The report will first give an overview on the background of working of IC engines and define the reason of employing the Exhaust Brakes on the Diesel Engines. Next section of the report discuses about the material, components and measurement systems used in the fabrication of project model. Subsequent sections of the report will give detailed information regarding to the selection procedure and fabrication procedure of the model. The remainder of the report will focus on the performance testing and pressure measurements. Finally, the advantages, limitations and suggested modifications will be discussed with conclusion of the whole project study. [1][2]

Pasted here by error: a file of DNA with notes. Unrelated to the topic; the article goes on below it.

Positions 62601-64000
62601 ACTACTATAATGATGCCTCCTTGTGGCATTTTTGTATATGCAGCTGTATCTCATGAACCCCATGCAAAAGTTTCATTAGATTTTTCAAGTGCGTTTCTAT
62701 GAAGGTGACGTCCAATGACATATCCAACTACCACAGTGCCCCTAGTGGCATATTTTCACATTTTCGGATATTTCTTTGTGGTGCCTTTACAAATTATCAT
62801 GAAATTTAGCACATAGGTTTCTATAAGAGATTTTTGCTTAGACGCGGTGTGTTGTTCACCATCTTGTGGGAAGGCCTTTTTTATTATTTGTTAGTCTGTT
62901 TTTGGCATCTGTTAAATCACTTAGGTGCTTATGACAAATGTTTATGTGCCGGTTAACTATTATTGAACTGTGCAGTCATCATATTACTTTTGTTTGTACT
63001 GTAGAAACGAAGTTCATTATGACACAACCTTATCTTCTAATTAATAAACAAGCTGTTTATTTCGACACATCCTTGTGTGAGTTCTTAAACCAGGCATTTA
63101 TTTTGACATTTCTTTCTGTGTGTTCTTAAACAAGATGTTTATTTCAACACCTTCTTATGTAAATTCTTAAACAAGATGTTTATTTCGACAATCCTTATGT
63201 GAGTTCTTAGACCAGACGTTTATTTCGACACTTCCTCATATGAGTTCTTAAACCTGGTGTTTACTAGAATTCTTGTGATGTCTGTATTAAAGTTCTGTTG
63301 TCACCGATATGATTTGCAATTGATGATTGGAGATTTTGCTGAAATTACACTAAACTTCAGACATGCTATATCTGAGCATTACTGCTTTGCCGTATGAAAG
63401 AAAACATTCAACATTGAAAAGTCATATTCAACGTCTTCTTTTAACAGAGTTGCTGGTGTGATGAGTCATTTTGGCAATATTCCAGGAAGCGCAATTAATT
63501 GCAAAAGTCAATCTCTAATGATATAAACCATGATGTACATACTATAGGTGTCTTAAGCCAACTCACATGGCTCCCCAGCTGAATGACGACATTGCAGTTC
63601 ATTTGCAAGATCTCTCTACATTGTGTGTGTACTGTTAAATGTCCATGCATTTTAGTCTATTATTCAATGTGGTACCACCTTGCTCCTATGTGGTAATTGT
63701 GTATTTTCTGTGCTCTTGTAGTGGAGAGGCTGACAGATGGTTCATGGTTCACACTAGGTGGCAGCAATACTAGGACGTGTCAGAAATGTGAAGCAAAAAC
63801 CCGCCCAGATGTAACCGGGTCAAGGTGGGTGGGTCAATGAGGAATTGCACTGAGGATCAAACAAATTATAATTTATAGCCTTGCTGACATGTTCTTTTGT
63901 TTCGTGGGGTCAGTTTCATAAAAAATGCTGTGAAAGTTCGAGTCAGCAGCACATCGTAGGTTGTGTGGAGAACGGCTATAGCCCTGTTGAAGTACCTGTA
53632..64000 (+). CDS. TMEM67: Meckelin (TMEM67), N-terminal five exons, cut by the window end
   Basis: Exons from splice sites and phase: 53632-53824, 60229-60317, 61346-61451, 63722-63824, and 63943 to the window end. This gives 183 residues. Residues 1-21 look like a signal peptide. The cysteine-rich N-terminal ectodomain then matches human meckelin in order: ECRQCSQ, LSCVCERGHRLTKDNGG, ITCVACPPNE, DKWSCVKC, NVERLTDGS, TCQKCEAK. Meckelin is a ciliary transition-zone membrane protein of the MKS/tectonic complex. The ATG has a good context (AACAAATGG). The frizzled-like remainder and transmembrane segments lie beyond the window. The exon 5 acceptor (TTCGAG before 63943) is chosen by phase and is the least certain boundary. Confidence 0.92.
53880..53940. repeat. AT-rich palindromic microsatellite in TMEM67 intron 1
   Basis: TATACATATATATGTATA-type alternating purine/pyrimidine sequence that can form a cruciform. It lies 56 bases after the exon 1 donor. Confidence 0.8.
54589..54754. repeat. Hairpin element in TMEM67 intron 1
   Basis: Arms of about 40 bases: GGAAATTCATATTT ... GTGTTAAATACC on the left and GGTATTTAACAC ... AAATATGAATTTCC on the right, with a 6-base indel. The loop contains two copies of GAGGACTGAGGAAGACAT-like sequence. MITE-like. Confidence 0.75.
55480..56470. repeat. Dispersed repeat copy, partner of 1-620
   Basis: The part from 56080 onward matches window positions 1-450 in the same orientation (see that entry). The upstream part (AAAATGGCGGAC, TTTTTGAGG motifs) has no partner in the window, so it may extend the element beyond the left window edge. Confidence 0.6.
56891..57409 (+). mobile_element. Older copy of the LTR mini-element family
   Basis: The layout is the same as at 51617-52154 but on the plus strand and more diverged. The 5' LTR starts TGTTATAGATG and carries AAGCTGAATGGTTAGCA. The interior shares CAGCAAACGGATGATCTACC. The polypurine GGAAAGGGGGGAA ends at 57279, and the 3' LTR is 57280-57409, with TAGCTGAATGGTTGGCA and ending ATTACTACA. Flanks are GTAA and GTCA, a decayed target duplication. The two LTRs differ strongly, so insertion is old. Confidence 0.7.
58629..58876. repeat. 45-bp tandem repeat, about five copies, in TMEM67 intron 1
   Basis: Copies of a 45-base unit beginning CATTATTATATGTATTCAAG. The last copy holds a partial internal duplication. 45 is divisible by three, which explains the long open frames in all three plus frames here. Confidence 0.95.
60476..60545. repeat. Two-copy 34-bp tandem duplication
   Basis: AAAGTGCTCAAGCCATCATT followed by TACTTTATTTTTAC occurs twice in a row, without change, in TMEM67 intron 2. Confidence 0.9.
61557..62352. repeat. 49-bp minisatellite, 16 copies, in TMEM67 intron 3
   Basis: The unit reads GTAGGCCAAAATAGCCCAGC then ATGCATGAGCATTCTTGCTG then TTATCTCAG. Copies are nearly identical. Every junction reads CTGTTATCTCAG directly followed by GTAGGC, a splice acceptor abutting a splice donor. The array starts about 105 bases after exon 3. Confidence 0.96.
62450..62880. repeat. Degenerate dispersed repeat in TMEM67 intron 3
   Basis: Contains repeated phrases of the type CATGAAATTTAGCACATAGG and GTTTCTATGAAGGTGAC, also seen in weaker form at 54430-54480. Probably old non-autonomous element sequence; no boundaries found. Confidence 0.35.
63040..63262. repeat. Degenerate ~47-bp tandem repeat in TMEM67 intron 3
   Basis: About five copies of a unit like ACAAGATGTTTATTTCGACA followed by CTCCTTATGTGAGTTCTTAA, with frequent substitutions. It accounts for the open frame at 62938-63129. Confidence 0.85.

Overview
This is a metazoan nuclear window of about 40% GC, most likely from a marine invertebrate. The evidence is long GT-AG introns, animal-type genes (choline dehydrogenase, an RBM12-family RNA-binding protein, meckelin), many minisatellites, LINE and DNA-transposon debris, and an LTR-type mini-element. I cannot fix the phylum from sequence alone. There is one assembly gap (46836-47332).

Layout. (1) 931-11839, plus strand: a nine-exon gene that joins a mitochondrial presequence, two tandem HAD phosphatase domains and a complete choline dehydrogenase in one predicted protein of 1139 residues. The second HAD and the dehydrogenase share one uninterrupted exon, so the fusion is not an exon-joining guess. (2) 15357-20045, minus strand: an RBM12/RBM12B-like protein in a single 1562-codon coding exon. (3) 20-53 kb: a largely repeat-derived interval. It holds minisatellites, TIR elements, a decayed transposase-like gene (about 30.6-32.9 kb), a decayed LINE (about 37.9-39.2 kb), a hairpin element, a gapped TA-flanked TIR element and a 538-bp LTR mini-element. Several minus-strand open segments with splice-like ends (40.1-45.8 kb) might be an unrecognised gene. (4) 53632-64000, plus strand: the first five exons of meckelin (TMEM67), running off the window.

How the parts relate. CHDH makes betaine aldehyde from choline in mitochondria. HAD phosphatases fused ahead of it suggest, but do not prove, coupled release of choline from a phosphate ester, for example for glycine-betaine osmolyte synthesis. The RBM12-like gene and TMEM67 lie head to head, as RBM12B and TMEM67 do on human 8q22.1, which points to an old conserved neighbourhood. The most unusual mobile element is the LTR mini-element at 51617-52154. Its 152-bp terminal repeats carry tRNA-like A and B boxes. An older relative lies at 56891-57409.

Some innovations increase the exhaust back-pressure by various means, leading to more torque at the flywheel, and therefore more braking power. Braking effectiveness is measured in units of power and is about 60 to 80% of the engine's maximum power output. More performance is usually easily had by down shifting the vehicle (increasing the leverage, or gear ratio of the engine over the wheels). See also Jake brake. also these concept of exhaust braking deals with optimization of engine exhaust gases to apply the brakes with the help of butterfly valve in the diesel and petrol engines

PEDAL-OPERATED BUTTERFLY VALVE: The butterfly valve made up of acrylic material made in the circular shape, having three peripheral circular cut on it. These circular cuts are given because it is not expected to block whole cross section of the exhaust pipe. If there were no holes, the engine would stop instead of slowing down. In the project, actual engine is not used but a blower; still this type of the valve is used to correlate it with actual arrangement.